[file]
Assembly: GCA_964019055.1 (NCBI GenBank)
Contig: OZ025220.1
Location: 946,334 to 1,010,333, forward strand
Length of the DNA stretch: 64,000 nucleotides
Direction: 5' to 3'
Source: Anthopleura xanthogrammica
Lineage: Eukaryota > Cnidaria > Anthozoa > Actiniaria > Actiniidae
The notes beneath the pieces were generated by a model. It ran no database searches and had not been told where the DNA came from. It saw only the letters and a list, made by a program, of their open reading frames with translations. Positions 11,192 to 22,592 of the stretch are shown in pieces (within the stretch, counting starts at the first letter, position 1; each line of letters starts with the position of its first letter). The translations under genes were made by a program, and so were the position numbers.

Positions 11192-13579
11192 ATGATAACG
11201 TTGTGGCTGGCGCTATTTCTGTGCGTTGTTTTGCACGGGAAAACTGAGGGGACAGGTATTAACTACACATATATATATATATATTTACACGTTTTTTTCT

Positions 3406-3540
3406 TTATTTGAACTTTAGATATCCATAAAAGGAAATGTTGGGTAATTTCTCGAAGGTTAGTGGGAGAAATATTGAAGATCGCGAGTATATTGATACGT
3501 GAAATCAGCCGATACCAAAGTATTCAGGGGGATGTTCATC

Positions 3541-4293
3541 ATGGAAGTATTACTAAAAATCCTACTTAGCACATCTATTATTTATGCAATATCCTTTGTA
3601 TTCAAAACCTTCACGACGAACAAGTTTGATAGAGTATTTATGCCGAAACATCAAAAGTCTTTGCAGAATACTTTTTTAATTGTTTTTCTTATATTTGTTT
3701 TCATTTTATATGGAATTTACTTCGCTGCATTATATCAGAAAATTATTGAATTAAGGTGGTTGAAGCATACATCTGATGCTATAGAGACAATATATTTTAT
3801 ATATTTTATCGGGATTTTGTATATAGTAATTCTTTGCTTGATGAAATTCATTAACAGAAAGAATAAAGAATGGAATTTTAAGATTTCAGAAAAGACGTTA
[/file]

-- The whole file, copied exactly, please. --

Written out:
Assembly: GCA_964019055.1 (NCBI GenBank)
Contig: OZ025220.1
Location: 946,334 to 1,010,333, forward strand
Length of the DNA stretch: 64,000 nucleotides
Direction: 5' to 3'
Source: Anthopleura xanthogrammica
Lineage: Eukaryota > Cnidaria > Anthozoa > Actiniaria > Actiniidae
The notes beneath the pieces were generated by a model. It ran no database searches and had not been told where the DNA came from. It saw only the letters and a list, made by a program, of their open reading frames with translations. Positions 11,192 to 22,592 of the stretch are shown in pieces (within the stretch, counting starts at the first letter, position 1; each line of letters starts with the position of its first letter). The translations under genes were made by a program, and so were the position numbers.

Positions 11192-13579
11192 ATGATAACG
11201 TTGTGGCTGGCGCTATTTCTGTGCGTTGTTTTGCACGGGAAAACTGAGGGGACAGGTATTAACTACACATATATATATATATATTTACACGTTTTTTTCT

Positions 3406-3540
3406 TTATTTGAACTTTAGATATCCATAAAAGGAAATGTTGGGTAATTTCTCGAAGGTTAGTGGGAGAAATATTGAAGATCGCGAGTATATTGATACGT
3501 GAAATCAGCCGATACCAAAGTATTCAGGGGGATGTTCATC

Positions 3541-4293
3541 ATGGAAGTATTACTAAAAATCCTACTTAGCACATCTATTATTTATGCAATATCCTTTGTA
3601 TTCAAAACCTTCACGACGAACAAGTTTGATAGAGTATTTATGCCGAAACATCAAAAGTCTTTGCAGAATACTTTTTTAATTGTTTTTCTTATATTTGTTT
3701 TCATTTTATATGGAATTTACTTCGCTGCATTATATCAGAAAATTATTGAATTAAGGTGGTTGAAGCATACATCTGATGCTATAGAGACAATATATTTTAT
3801 ATATTTTATCGGGATTTTGTATATAGTAATTCTTTGCTTGATGAAATTCATTAACAGAAAGAATAAAGAATGGAATTTTAAGATTTCAGAAAAGACGTTA